ad-fullscreen

GETTING THE WORD OUT

Katie Cewe’s dream to own a successful vintage clothing business is off to a good start.

Cute shop? Yes, a tiny fuchsia-colored, 1900s-era cottage. The rent’s cheap, too.

An inventory of vintage clothes, a smattering of handmade jewelry and artwork from local artists: check. An alarm? You bet. She also has a handyman of a father and friends willing to kill time hanging out with her.

She’s missing one vital piece, however: customers.

Cewe’s store, The Gypsy Den, is in a no-man’s land sort of neighborhood, on Colorado Avenue between Casino Center Boulevard and Third Street. It’s in a part of downtown that has long needed some attention, according to one longtime business owner just down the street, and serves more as a thoroughfare for bus riders and, at night, prostitutes and drug dealers. Unless, of course, it’s First Friday and then the street is buzzing with hipsters, goths and artsy types streaming in and out of the galleries and shops.

But that hasn’t stopped Veronika Holmes-Litvak and her small army of tenants from launching an all-out artistic assault on that section of Colorado in hopes of building a recognizable foundation for a downtown arts district that actually bustles on days other than the first Friday of each month.

"It will be a colorful, vibrant area. You will not miss us," says Holmes-Litvak, who owns nine pieces of property along Colorado Avenue.

The plan is to bring in some solid businesses and increase foot traffic in the area. Easier said than done, especially since downtown condominium projects have been put on hold.

So far, there’s the Pop Culture Arts Gallery store that sells prints of vintage movie posters and original artwork; Gypsy Den; an antique toy store and a clock store. A cafe is slated to open in another cottage within the next 60 days.

Alas, the candy shop, Fiddlicious, there for only two months, has already closed its doors.

But Holmes-Litvak fell in love with the dreams of Oscar Goodman, who has long talked of a vibrant arts district revitalizing downtown. And, she says, like him, she strongly believes in the area’s potential.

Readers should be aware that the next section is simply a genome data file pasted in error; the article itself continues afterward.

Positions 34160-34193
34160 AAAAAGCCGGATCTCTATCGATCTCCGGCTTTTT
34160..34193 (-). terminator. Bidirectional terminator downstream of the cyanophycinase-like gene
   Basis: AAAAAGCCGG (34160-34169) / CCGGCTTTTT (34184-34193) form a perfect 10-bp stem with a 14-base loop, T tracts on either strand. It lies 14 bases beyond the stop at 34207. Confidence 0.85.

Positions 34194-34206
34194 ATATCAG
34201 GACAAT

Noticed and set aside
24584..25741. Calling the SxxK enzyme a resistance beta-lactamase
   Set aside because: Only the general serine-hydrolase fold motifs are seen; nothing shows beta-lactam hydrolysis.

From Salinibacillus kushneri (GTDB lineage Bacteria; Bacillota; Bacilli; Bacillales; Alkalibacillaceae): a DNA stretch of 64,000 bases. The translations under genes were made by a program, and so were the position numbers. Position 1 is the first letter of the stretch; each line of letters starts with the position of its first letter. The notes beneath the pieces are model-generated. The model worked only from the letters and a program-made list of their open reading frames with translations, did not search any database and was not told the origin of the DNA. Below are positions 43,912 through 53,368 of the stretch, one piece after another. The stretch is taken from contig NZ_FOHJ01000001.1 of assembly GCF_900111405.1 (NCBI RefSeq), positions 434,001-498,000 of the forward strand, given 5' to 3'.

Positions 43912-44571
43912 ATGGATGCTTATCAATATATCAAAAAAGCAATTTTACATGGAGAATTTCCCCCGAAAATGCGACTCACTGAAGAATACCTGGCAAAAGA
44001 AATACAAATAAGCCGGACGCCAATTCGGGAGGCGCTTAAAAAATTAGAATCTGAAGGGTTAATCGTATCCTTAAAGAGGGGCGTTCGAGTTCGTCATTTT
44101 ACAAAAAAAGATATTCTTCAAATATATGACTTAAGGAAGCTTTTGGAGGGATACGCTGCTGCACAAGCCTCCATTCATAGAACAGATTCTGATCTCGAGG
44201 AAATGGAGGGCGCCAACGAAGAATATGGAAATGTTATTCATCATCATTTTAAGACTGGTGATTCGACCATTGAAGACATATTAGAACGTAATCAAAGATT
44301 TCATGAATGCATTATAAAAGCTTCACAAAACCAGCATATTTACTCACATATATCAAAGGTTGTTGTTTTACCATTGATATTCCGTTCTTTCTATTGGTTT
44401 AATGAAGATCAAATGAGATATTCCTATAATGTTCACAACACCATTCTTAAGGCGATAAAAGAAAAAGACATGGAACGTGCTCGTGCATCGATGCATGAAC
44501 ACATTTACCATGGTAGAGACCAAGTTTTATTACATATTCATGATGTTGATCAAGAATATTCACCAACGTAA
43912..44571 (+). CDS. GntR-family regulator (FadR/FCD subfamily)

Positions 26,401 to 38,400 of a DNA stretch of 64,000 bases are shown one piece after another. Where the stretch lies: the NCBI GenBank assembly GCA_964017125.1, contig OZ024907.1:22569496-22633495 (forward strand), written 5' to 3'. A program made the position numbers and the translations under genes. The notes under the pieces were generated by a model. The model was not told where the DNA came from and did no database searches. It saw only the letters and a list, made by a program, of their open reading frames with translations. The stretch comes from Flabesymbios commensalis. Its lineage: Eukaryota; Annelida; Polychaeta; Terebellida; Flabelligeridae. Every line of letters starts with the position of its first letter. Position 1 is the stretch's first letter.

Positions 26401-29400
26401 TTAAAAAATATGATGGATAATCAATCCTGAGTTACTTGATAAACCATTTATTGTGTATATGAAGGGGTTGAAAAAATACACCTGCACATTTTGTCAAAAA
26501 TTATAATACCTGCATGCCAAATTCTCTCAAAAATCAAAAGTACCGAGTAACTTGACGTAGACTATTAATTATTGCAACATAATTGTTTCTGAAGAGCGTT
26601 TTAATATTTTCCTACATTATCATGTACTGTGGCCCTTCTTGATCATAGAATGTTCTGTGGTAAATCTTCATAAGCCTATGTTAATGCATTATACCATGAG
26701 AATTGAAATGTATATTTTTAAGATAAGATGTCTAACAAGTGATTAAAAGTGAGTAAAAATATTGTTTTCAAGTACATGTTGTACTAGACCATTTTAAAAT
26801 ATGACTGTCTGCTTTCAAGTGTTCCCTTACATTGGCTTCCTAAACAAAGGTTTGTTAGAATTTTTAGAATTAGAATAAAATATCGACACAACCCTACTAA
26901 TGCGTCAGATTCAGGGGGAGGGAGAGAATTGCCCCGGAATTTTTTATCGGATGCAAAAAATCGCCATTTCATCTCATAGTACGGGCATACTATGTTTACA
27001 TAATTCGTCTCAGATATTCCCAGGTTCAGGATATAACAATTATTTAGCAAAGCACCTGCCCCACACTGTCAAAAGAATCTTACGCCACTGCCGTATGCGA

Yes, the economy is bad, she agrees. It may be for a while. But she and the business owners who are renting the cottages from her are confident things will get better. It’s just a matter of when.

The main problem is getting shoppers to come to the area, so Holmes-Litvak plans to start an ongoing event called Shop the Block on the first and third Saturdays of each month. Twenty-one vendors will set up along the 21 blocks encompassing the arts district and shopping madness is expected to ensue. Holmes-Litvak is securing permits to close off the street for two weeks before Christmas, so that shoppers can come to the area and walk around, with luck, doing their holiday shopping, she explains.

It will be a challenge but business owners and gallery directors are hopeful, especially since the city is constructing a bus line that will run from the Strip through downtown. One stop on the planned Ace line is only a block away.

"I’ve wanted to see the downtown arts district get started," says Ski Bassham, gallery director of the Pop Culture Arts Gallery. "I’ve been seeing little fires here and there but now it seems to be happening together. Everyone is building on each other, getting some momentum."

That momentum can’t come fast enough for Marcus Durden, one of three investors who own and operate A Little Bit Dusty, an antique and decor shop.

The shop has been operating on Colorado Avenue for about five years. First Friday has kept them afloat, Durden says, but now things are getting tighter.

"The plan is to continue like this and see what happens," Durden says. "If things haven’t improved by January, we’ll close up."

Contact reporter Sonya Padgett at spadgett@reviewjournal.com or 702-380-4564.

section-ads_high_impact_4
TOP NEWS
ad-315×600
News Headlines
pos-2 — ads_infeed_1
post-4 — ads_infeed_2
Local Spotlight
Events
Home Front Page Footer Listing
Circular
You May Like

You May Like